An Insider's Guide to Disneymooning

For some newlyweds, the honeymoon is all about some serious just-the-two-of-us quality time. Other couples, however, want to spend every day of their honeymoon with each other -- and about 50,000 other people. But not just any 50,000 people. They want to share their honeymoons with about 50,000 fellow Disney fanatics: Disney park-goers, Disney park and resort staff members, and Disney characters who are decked out in makeup and costumes. Honeymooners who sleep at Disney resorts, devote their days to Disney parks, and dine at Disney restaurants are known as Disneymooners, and they lovingly refer to their post-wedding vacation as their Disneymoon. But what is a Disneymoon, exactly, and how does it work? How does one (or, rather, how do two) go about planning a honeymoon-meets-Disney-extravaganza? We asked authorized Disney planners who launched into their "happily ever after" at Disney World to explain every step of the Disneymoon way.

Why Disney?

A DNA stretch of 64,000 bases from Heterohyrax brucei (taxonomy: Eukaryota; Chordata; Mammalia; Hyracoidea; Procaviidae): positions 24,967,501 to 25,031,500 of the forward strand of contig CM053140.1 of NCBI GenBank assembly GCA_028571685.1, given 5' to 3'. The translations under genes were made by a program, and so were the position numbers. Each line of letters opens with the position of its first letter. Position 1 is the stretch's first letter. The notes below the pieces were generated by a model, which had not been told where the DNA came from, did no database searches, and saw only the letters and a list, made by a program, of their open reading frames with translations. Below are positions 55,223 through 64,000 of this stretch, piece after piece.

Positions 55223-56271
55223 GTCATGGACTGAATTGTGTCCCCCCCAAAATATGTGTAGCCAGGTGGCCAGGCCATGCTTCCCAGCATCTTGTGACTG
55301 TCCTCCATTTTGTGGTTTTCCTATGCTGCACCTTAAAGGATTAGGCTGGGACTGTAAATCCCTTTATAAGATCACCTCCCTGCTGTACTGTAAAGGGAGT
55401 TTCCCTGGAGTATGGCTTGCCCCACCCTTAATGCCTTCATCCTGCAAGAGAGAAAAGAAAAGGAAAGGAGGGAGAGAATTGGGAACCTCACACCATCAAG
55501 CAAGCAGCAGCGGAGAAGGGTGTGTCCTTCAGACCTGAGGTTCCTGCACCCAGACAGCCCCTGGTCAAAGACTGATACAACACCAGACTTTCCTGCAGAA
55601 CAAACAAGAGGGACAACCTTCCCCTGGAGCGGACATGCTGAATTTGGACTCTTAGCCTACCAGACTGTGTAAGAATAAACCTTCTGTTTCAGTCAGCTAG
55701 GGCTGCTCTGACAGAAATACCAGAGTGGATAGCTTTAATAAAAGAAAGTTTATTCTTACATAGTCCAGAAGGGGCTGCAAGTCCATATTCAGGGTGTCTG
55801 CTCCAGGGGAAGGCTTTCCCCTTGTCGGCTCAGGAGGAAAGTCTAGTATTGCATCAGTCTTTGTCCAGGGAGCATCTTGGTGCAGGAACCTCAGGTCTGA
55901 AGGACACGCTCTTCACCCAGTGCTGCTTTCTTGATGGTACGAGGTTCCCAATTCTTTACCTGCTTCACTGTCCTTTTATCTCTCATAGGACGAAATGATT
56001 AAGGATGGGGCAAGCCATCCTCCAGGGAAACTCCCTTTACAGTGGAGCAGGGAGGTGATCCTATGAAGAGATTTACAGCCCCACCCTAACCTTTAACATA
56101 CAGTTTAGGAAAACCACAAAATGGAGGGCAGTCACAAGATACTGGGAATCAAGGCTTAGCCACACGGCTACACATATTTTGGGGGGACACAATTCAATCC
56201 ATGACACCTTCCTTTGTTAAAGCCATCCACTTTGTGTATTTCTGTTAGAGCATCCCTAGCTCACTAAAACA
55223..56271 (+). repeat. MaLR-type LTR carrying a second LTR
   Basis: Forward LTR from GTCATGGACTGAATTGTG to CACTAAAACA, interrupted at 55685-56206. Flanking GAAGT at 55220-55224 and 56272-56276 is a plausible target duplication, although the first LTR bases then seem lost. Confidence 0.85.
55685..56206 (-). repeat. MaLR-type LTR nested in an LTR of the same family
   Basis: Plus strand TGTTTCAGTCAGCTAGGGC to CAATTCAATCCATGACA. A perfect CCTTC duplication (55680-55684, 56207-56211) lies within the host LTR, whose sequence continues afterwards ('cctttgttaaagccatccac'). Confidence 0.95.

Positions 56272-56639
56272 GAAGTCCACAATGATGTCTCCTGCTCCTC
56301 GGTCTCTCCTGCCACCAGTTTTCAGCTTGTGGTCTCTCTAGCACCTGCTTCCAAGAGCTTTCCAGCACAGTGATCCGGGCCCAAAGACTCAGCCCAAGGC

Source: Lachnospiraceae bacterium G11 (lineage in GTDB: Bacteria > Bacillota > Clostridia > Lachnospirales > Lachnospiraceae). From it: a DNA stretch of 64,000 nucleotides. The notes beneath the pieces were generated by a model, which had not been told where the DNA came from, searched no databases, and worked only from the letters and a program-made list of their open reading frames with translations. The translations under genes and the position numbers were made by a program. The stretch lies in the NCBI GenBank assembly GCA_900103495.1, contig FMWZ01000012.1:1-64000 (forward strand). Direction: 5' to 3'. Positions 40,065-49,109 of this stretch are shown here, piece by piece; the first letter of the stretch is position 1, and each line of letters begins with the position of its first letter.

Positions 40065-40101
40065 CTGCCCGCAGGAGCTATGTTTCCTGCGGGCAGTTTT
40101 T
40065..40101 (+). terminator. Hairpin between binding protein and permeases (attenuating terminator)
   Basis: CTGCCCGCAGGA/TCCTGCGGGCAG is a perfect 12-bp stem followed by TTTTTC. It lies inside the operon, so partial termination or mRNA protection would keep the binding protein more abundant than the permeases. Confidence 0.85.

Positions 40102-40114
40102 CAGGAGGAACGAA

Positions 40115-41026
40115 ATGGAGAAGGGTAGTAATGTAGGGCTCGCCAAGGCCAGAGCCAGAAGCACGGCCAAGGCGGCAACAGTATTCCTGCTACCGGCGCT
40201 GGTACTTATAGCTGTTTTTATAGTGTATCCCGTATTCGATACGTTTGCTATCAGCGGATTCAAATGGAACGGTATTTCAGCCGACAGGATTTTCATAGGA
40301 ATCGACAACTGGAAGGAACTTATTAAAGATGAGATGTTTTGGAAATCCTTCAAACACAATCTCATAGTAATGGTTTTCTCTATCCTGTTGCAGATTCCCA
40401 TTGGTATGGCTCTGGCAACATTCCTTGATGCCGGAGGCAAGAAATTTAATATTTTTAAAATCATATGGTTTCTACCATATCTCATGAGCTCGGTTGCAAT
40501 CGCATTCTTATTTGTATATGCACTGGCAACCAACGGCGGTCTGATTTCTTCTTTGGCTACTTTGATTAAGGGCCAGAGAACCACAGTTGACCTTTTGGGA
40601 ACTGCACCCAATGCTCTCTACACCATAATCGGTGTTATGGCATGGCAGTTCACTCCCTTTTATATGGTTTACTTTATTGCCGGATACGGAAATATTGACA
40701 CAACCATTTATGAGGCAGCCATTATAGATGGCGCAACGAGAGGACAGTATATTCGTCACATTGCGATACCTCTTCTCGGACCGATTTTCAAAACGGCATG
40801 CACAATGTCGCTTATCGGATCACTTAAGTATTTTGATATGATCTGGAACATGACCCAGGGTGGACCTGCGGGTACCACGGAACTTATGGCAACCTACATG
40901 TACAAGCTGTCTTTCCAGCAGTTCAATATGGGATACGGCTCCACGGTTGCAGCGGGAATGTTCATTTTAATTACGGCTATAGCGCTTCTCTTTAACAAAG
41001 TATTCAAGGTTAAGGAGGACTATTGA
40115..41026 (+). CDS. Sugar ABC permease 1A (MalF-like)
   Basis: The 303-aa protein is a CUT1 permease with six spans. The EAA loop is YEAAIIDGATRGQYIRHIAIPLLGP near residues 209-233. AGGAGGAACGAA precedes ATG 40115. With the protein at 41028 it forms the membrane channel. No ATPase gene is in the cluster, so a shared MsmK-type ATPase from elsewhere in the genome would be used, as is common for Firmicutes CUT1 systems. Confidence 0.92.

If there's ever a time to indulge in some sexy, selfish, adult-only fun, it's the honeymoon, right? Many couples toast their union by luxuriating at a no-kids-allowed all-inclusive resort in some tropical latitude or by splurging on a once-in-a-lifetime trip to bucket-list destinations, like Fiji or the Maldives. So what, then, is the appeal of going a place where the bride or groom (or both) have undoubtedly visited countless times? A place swarming with adrenalized kids, exhausted parents, and uber-perky, real-life versions of childhood icons? One reason is Disney's famous obsession with details, which is applied to couples celebrating their wedding with as much devotion -- if not more -- as it is to families experiencing the park for the first or 15th time. "There's something really special about a vacation where literally every detail can be planned out for you, with your pure enjoyment as the only driving factor," explains Meredith Wilcox, a Pennsylvania writer and photographer who Disneymooned in 2016. "My husband and I both work in customer service, so we really appreciate that attention to detail." Disney's tourist-friendly infrastructure and easy accessibility mean that there are fewer fine points for visitors to worry about, which opens up a lot of energy for, well, relaxing and having fun.